Dr. Donald A. Gurnett (BS 1962 in Electrical Engineering), Carver/James A. Van Allen Professor of Physics at The University of Iowa is a world leader in the field of space plasma physics. A UI faculty member since 1965, Dr. Gurnett's early discoveries and investigations include measurements showing that the Earth's aurora is a source of intense low-frequency radio emissions. In 1993 Dr. Gurnett and his colleagues reported the first direct evidence of the distance to the heliopause, the boundary between our solar system and interstellar space.
Dr. Gurnett began his engineering and science career by working on spacecraft electronics design as a student employee in the UI Physics Department in 1958, shortly after the launch of the first spacecraft, Explorer 1. After serving as Project Engineer for two UI spacecraft projects in the early 1960s and receiving his bachelor of science degree from the UI College of Engineering in 1962, he switched to the College of Liberal Arts where he received his MS degree in 1963 and his doctorate, under the direction of Van Allen, in 1965. He has participated as a principal investigator or co-investigator on more than 25 major spacecraft projects, including the Voyager 1 and Voyager 2 flights to the outer planets, the Galileo mission to Jupiter, and the Cassini mission to Saturn. The author or co-author of more than 320 scientific publications, he spent one year on a NASA traineeship at Stanford University, one year on leave as an Alexander von Humboldt Senior Scientist at the Max-Planck Institute for Extraterrestrial Physics, Garching, Germany and one year on leave as a visiting professor at the University of California, Los Angeles.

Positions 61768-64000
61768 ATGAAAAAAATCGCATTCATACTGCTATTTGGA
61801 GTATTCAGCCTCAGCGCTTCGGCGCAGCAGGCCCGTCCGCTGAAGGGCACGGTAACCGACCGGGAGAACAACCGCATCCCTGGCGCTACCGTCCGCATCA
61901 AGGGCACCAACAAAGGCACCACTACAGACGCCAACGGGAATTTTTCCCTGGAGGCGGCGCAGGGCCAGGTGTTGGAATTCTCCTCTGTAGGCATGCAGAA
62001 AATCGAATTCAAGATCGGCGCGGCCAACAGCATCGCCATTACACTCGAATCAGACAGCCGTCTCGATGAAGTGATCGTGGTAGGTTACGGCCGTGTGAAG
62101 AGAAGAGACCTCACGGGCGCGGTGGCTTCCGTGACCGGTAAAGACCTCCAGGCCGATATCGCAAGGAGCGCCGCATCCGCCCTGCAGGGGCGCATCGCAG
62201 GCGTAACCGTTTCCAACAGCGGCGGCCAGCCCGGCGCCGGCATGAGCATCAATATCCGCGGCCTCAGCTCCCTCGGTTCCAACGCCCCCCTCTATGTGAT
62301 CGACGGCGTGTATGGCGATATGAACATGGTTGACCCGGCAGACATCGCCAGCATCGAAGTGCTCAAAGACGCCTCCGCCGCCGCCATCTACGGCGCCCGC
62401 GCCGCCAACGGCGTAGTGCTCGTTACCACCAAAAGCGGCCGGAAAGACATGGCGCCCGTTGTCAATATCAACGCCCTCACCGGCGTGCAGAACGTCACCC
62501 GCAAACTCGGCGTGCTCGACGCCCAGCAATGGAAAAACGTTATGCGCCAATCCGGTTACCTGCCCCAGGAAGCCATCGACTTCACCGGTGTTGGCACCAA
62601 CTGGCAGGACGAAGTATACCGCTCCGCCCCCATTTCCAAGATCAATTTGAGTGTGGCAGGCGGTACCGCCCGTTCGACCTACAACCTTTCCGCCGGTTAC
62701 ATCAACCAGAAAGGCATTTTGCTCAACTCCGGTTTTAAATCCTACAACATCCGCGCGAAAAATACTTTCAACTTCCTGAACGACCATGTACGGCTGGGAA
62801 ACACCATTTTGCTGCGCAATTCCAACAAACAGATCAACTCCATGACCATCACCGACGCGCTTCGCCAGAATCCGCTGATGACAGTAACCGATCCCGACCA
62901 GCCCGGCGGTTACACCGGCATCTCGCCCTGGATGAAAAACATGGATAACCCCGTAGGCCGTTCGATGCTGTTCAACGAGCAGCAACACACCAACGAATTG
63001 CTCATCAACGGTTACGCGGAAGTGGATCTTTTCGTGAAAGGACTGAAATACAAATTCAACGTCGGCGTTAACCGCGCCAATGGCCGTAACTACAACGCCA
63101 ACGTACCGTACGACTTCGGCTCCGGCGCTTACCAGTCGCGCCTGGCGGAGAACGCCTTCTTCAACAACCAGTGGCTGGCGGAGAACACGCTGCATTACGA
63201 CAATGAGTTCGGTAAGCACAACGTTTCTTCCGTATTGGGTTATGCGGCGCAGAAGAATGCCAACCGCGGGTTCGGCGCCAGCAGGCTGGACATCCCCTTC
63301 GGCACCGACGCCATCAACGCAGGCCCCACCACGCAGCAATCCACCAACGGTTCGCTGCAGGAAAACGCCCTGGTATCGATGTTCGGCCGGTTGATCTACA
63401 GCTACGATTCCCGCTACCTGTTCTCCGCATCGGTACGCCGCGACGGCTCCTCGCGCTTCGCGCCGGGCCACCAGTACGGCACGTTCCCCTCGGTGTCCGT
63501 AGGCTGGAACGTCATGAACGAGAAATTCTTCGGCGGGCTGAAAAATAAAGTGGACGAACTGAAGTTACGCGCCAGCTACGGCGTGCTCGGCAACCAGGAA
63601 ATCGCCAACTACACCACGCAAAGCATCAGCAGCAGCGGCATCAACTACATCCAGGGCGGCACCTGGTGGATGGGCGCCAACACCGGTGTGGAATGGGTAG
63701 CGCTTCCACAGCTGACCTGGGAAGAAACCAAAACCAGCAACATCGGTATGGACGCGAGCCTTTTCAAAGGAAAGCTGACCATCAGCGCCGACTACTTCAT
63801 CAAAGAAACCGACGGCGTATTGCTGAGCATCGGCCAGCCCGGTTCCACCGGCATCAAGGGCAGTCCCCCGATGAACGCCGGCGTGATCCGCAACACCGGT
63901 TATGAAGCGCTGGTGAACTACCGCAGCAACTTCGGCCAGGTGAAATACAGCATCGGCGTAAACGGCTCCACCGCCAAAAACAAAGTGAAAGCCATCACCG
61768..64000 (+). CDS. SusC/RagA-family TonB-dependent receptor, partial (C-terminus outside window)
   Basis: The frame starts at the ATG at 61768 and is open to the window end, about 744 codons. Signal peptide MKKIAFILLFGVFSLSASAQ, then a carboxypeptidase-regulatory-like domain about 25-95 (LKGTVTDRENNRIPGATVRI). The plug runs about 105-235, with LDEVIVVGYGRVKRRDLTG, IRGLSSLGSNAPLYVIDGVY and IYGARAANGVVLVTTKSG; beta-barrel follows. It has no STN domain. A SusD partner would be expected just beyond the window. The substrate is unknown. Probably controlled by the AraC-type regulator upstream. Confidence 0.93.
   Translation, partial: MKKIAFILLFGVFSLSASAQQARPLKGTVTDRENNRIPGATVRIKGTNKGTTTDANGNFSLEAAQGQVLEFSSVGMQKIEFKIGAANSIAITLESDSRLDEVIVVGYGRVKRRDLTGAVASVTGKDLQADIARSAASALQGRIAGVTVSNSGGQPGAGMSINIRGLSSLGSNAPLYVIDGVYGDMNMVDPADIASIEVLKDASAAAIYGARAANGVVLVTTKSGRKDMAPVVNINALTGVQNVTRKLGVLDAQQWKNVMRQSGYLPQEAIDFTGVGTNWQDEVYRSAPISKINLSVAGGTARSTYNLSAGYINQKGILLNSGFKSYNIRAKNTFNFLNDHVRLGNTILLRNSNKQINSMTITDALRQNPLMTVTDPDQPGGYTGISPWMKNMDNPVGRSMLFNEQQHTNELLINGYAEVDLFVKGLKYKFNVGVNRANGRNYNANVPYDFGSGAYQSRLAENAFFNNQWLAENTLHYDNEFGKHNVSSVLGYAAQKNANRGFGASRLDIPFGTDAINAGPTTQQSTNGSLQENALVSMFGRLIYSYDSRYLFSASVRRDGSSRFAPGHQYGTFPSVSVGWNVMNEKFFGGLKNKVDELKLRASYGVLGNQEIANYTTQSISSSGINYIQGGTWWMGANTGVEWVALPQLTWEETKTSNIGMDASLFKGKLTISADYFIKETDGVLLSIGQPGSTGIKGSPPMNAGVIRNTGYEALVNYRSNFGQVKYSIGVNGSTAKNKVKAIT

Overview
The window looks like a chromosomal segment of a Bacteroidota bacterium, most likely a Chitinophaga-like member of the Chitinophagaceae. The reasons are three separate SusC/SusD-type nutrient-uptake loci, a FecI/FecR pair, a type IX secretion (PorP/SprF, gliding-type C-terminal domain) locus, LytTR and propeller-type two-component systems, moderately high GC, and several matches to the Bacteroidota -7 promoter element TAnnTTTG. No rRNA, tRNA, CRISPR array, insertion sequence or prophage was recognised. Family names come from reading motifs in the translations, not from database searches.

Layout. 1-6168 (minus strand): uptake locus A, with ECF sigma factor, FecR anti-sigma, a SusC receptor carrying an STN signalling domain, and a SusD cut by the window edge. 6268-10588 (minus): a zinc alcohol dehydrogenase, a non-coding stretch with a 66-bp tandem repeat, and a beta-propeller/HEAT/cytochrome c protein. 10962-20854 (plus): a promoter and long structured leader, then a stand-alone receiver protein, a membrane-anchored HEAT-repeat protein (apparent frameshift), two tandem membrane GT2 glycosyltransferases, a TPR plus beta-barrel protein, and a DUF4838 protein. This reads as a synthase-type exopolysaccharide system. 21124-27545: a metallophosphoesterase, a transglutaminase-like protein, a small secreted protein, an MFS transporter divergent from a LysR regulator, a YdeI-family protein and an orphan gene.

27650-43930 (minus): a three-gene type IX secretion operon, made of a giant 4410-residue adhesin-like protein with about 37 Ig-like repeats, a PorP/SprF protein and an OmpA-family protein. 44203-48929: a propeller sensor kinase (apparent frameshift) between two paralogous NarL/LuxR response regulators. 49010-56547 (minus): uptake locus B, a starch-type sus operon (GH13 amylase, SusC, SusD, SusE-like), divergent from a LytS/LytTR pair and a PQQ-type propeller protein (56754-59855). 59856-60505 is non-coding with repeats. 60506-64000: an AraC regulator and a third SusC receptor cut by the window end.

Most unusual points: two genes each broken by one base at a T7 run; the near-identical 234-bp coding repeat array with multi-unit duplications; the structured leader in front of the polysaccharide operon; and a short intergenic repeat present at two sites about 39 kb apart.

Dr. Gurnett is a member of the National Academy of Science, International Scientific Radio Union (URSI), a Fellow of the American Geophysical Union, a Fellow of the American Physical Society and a member of the Iowa Academy of Science (IAS). He has served as a member of the NAS Committee on Space Physics and Solar Terrestrial Research and the NAS Committee for Planetary and Lunar Exploration. His other honors include: URSI John Howard Dellinger Gold Medal for distinguished research in radio physics; American Physical Society Prize for Excellence in Plasma Physics; NASA Space Act Award, for work on spacecraft instrument development; John Adam Fleming Medal from the American Geophysical Union; and NASA Distinguished Scientific Achievement Award for work on plasma waves and radio emission from the outer planets. In Decembeer 2005, he was awarded the Hannes Alfvén Medal by the European Geosciences Union (EGU) for his contributions to solar-terrestrial and planetary solar system sciences.